Tripura has beautiful rock cut carvings and stone images at Unakoti, Debtamura and Pilak. Most of these carvings are huge in size and made on vertical walls exposed in the open atmosphere.
Unakoti: It is Shaiba (Saivite) pilgrimage and dates back to 7th ? 9th centuries if not earlier.The marvellous rock carvings, murals with their primitive beauty, waterfalls are not to be missed. Unakoti means one less than a crore and it is said that these many rock cut carvings are available here. As per Hindu mythology, when Lord Shiva was going to Kashi along with one crore gods and goddesses he made a night halt at this location. He asked all the gods and goddesses to wake up before sun rise and proceed for Kashi.
It is said that in the morning, except Shiva himself, no one else could get up so Lord Shiva set out for Kashi himself cursing the others to become stone images. As a result we have one less than a crore stone images and carvings at Unakoti.These carvings are located at a beautifully landscaped forest area with green vegetation all around which add to the beauty of the carvings.The images found at Unakoti are of two types, namely rock-carved figures and stone images.
Among the rock cut carvings, the central Shiva head and gigantic Ganesha figures deserve special mention. The central Shiva head known as ?Unakotiswara Kal Bhairava? is about 30 feet high including an embroidered head-dress which itself is 10 feet high. On each side of the head-dress of the central Shiva, there are two full size female figures - one of Durga standing on a lion and another female figure on the other side. In addition three enormous images of Nandi Bull are found half buried in the ground. There are various other stone as well as rock cut images at Unakoti. Every year a big fair popularly known as ?Ashokastami Mela? is held in the month of April which is visited by thousands of pilgrims.
The Unakoti Tirtha located about 180 km from Tripura's capital, Agartala, and just about 8 km from the sub-divisional headquarters of Kailasahwar town, is a unique place which bears no resemblance to any other place in the country in terms of sheer grandeur and artistry.
A number of legends and myths are associated with the site and people in the region revere it as a holy place. One of the stories being told about the site is that a renowned sculptor Kalukumar saw Lord Shiva in his dream. He was asked by the Lord to carve out one crore images in a single night to make the site as sacred as Varanasi. The sculptor, along with his associates worked all night and were able to almost complete the creation of one crore sculptures. However, when Kalukumar was just short of one sculpture, the idea dawned on him to carve out his own figure to attain immortality but before he could complete his work, day broke out and the massive task of one crore sculptures and figures remained incomplete.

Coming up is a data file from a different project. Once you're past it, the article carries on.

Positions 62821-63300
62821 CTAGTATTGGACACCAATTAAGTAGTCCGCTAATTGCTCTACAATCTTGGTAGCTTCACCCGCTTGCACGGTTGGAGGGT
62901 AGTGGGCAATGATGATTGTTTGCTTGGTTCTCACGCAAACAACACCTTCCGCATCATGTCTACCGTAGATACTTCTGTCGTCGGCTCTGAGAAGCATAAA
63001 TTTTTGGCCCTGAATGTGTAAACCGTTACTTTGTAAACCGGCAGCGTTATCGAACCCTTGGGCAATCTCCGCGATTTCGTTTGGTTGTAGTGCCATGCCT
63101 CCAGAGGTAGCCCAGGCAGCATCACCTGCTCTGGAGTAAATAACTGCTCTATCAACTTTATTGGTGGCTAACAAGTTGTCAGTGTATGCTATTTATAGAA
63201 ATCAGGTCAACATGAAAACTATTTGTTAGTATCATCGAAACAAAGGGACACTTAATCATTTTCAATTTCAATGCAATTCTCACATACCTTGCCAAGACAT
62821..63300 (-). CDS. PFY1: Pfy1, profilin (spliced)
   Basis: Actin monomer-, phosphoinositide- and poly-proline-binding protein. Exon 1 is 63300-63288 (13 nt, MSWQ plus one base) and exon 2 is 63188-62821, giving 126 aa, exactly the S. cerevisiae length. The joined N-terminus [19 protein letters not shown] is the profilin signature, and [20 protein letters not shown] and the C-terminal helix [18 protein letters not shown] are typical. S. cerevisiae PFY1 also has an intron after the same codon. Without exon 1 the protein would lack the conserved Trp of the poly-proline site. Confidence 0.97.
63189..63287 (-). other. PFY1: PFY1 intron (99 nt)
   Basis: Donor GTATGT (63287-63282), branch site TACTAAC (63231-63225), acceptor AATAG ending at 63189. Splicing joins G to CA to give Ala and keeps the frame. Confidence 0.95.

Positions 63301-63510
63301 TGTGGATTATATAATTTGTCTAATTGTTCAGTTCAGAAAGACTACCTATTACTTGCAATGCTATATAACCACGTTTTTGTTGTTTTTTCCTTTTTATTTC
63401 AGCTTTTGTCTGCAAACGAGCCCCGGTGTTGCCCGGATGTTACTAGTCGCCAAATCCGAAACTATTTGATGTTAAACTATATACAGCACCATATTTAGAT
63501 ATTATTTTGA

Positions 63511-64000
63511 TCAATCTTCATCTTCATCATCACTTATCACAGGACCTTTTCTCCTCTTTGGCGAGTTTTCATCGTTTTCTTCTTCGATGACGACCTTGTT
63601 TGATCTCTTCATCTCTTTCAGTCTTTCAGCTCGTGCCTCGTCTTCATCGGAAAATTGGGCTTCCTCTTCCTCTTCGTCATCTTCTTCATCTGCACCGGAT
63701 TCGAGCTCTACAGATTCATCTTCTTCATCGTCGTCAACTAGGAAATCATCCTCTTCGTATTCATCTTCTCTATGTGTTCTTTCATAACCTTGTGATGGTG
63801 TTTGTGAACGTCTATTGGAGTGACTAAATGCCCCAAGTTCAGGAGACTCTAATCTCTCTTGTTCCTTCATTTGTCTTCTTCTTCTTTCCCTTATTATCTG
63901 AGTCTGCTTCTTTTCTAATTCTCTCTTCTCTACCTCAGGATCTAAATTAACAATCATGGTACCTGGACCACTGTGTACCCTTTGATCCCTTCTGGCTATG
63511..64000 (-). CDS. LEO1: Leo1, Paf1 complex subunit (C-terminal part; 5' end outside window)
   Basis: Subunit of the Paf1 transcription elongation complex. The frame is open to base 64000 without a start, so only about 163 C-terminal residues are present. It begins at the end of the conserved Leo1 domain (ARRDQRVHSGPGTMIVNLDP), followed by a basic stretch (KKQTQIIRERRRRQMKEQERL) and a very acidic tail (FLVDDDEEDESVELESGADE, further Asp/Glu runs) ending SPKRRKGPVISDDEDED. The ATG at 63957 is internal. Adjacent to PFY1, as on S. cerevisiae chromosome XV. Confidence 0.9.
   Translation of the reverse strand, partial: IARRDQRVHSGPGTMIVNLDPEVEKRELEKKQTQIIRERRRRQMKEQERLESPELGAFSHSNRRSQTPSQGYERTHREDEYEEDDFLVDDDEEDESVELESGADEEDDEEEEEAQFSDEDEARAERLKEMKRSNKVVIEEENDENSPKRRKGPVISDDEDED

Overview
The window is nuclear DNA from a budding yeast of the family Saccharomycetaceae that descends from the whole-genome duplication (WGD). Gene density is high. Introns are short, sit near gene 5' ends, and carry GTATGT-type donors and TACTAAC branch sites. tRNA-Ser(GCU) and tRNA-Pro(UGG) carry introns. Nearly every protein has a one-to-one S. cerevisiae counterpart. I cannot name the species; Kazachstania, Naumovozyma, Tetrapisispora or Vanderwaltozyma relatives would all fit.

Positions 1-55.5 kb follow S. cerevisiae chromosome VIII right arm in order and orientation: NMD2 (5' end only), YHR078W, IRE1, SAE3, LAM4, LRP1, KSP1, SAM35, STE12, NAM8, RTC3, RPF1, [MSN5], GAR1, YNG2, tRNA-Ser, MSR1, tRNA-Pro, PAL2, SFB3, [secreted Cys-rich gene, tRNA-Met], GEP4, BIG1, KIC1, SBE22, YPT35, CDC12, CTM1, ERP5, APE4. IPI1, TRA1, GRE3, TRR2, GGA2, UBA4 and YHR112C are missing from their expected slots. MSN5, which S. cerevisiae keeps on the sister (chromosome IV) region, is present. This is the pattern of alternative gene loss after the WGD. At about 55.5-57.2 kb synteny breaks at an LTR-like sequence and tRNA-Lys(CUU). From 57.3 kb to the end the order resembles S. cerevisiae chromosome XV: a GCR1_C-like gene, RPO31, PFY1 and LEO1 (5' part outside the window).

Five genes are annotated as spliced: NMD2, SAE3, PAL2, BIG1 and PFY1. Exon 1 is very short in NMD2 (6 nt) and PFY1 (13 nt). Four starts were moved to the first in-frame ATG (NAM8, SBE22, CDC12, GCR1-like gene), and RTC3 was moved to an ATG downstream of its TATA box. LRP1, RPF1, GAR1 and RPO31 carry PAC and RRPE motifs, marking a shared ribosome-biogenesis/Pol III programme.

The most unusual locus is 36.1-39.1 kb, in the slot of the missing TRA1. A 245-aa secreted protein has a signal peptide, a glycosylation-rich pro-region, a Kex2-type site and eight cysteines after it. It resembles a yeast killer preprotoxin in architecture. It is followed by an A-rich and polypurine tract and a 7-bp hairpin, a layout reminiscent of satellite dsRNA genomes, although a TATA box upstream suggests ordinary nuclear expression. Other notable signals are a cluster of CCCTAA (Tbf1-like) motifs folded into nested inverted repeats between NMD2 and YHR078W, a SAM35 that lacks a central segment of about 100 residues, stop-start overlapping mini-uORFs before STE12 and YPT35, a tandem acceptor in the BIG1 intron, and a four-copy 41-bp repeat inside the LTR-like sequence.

Yet another legend is that one crore gods and goddesses and their followers led by Lord Shiva were on their way to Varanasi. They expressed a wish to rest for the night. In the morning none of the deities were able to rise at the break of dawn except Lord Shiva. Others had turned into stone. Hence, the place got its name Unakoti.
Among the rock-cut sculptures is a 33-ft-high bust of Lord Shiva. It includes an 11-ft-high headgear which is now partly broken. The bust is the central figure in the complex and is locally called Unakotiswara Kalabhairava. The bust of Shiva is identified from the third eye and a trident. There are two figures seated on either side of the bust. One of the figures is believed to be that of the goddess Durga seated on a lion while the other one is believed to be that of Ganga astride a capricorn.
Another three-eyed figure some distance away is believed to be that of Surya or Lord Vishnu. A massive Ganesh figure is also carved in the complex while there is a chaturmukha Shivlinga nearby. Among other rock-cut and stone images are those of Vishnu, Nandi, Narasimha, Ravana, Hanuman, and several unidentified deities. The consensus among archeologists is that although the predominant influence of the Shiva cult is obvious, the sculptures were also influenced by several other cults like Tantric, Shakti, and Hatha yogis. It is also inferred that the site dates back to the period between the 12th and 16th centuries, and that the sculptures belong to two different periods of art.
How To Reach
By Road - To get to Unakoti, one can hire a taxi from Agartala, the state capital.
By Air - Kailasahwar town is connected with bi-weekly Indian Airlines flights from Agartala
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